The wheat itself is symbolic of fruitfulness and harvest, associated with Persephone. It suggests both life and death, the world of the Living and the world of the Dead, much like Thoth or Mercury himself. This duality is further emphasized by the sperm-homunculus in the foreground on the left, and Cerberus the three-headed hound of Hades on the right. The spermatozoon, as Crowley calls it, stands in for the Hermit’s staff, which is otherwise absent from this image. Like the staff, it represents a drive of sorts, but this one in particular is more primal, embodying the male aspect of reproduction and life. It literally contains within it the potential for a new person. The Cerberus is further representation of the Persephone myth, in that it stands on guard of the realm of the Dead. Two of its heads look forward, and one looks back.
So the Thoth Hermit seeks to reconcile life and death, to shed light on the secrets of the Universe. It is a card of alchemy as well as Kabbalah.
The Orphic Egg sits between the Emperor and the Empress on card VI of the Thoth, who are the titular Lovers of the card. There is a larger-than-life hooded and bearded figure who presides over their marriage. This is the Hermit, again referred to as Mercury by Crowley. Why the Hermit is the officiating minister is something Crowley opted not to explain. But I think that it is because the Hermit is the seeker of truth, of the secrets of life and death and the Universe. Around his arms is a Moebius band-like ribbon, symbolizing unity. Is this what the Hermit is all about? That reconciling of opposites, whether they be man and woman or life and death? Remember the Star of David, with its combination of the opposites Fire and Water. That star is the source of light in the RWS Hermit’s lantern, leading his way towards that which he seeks. Whether or not the Hermit realizes the answers to his questions are already at his disposal is unknown, but it doesn’t matter, because the symbolism of the lantern suggests that, if he stopped searching, he would extinguish his goal. Wisdom is in the search. That is why the Orphic Egg in card IX remains forever just out of reach of the Hermit’s light.
There are a couple small details I’d like to bring up before I wrap this post up. First of all is the fact that Crowley intended his Hermit to be representative of a certain formula that is tied to both the Ten and the Princess of Disks. This is a Kabbalistic idea regarding the descent of energy into matter and its reintegration into spirit. I want only to bring it up here; to delve into that discussion would take me farther off topic than I’d prefer, and I think there is sufficient material there to deserve a post all its own. So perhaps in the future I’ll tackle that one.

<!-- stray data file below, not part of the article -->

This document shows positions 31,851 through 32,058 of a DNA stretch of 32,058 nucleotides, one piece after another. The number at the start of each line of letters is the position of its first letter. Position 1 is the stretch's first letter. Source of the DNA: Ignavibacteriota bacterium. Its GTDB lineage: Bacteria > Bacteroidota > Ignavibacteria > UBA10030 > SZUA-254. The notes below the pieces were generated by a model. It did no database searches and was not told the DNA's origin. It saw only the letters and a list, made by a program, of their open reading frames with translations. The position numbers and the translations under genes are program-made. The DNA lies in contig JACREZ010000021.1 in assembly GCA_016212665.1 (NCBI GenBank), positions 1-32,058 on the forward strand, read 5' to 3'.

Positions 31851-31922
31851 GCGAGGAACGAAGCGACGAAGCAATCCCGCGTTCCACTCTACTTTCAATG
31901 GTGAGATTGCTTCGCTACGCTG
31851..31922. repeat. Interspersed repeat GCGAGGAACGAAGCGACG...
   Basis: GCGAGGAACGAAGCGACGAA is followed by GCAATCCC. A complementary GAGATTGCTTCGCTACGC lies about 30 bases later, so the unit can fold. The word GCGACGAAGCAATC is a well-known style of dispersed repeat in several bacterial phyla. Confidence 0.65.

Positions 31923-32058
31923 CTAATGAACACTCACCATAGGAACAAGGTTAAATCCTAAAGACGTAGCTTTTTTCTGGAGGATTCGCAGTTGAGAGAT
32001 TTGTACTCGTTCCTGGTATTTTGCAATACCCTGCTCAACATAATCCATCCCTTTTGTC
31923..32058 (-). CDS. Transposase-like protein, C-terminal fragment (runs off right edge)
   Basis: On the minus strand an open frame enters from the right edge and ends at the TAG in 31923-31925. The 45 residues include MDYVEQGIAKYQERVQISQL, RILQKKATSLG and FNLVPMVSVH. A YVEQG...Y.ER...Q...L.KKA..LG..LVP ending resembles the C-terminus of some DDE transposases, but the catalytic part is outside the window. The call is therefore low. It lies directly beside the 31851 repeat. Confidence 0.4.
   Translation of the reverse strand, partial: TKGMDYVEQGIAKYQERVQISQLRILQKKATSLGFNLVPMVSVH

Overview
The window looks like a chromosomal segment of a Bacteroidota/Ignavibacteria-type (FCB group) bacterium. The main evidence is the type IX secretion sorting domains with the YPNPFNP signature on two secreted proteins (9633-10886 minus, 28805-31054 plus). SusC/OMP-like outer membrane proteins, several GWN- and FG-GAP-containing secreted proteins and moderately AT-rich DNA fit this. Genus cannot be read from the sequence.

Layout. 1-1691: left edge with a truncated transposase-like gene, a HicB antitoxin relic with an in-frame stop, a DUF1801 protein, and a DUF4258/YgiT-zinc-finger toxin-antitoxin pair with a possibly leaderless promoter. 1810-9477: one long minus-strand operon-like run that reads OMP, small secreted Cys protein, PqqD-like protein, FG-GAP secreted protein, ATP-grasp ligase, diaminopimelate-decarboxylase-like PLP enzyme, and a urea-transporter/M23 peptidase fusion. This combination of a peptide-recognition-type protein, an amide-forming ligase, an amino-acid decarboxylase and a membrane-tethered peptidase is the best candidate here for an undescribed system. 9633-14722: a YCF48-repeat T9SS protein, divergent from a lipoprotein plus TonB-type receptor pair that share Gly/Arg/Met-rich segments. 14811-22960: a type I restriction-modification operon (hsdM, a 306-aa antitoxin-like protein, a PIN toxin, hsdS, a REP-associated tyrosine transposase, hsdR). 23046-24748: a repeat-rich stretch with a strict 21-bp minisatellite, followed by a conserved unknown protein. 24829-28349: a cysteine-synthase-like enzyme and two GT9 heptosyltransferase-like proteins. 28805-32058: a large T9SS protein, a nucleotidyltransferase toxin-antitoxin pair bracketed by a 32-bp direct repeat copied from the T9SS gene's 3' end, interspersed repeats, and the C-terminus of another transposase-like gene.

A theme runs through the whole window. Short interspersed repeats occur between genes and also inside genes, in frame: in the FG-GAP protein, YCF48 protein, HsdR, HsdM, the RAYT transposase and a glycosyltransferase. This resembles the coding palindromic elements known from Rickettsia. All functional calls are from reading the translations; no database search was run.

There is some color symbolism here, and again, it’s related to the Kabbalah. The Hermit’s robes are the red of Binah, the Sephirah of Understanding, “in whom he gestates”. This color shows up in connection with the number nine and the letter Yod again in the Moon, which I’ve already mentioned in a post about that card. I only call attention to it here because I think it is absolutely an intentional reference to the Hermit. I also think it is a great example, along with the Lovers, of the amazing cohesiveness of the Thoth Tarot. I’ve found that each individual card plays off of the others more so here than in any other Tarot I’ve used. There are many, many connections, and the Hermit occupies an integral spot among them.
So yes, this Hermit looks different than many of the others, and yes, the symbolism is probably more complex than that of most Tarots. But the basic underlying themes of wisdom and understanding through unity of opposites is not only here, but it is practically underlined and italicized for us, if we can only sift through all the esoteric mambo-jumbo. The fact that this card is more abstract and extreme than previous, more traditional examples serves as a reminder that, while a real-life hermit can be a very wise man, with the cards we are actually dealing with archetypes and symbols that transcend mortal humanity.
For my next post, I’ll be taking a look at some Hermits who are more traditional in appearance than Crowley’s but come from Tarot packs that, on the whole, are perhaps less traditional that the Thoth.
*The Book of Thoth, page 88. In fact, everything I’ve put in quotations can be found on this or the next page of the book.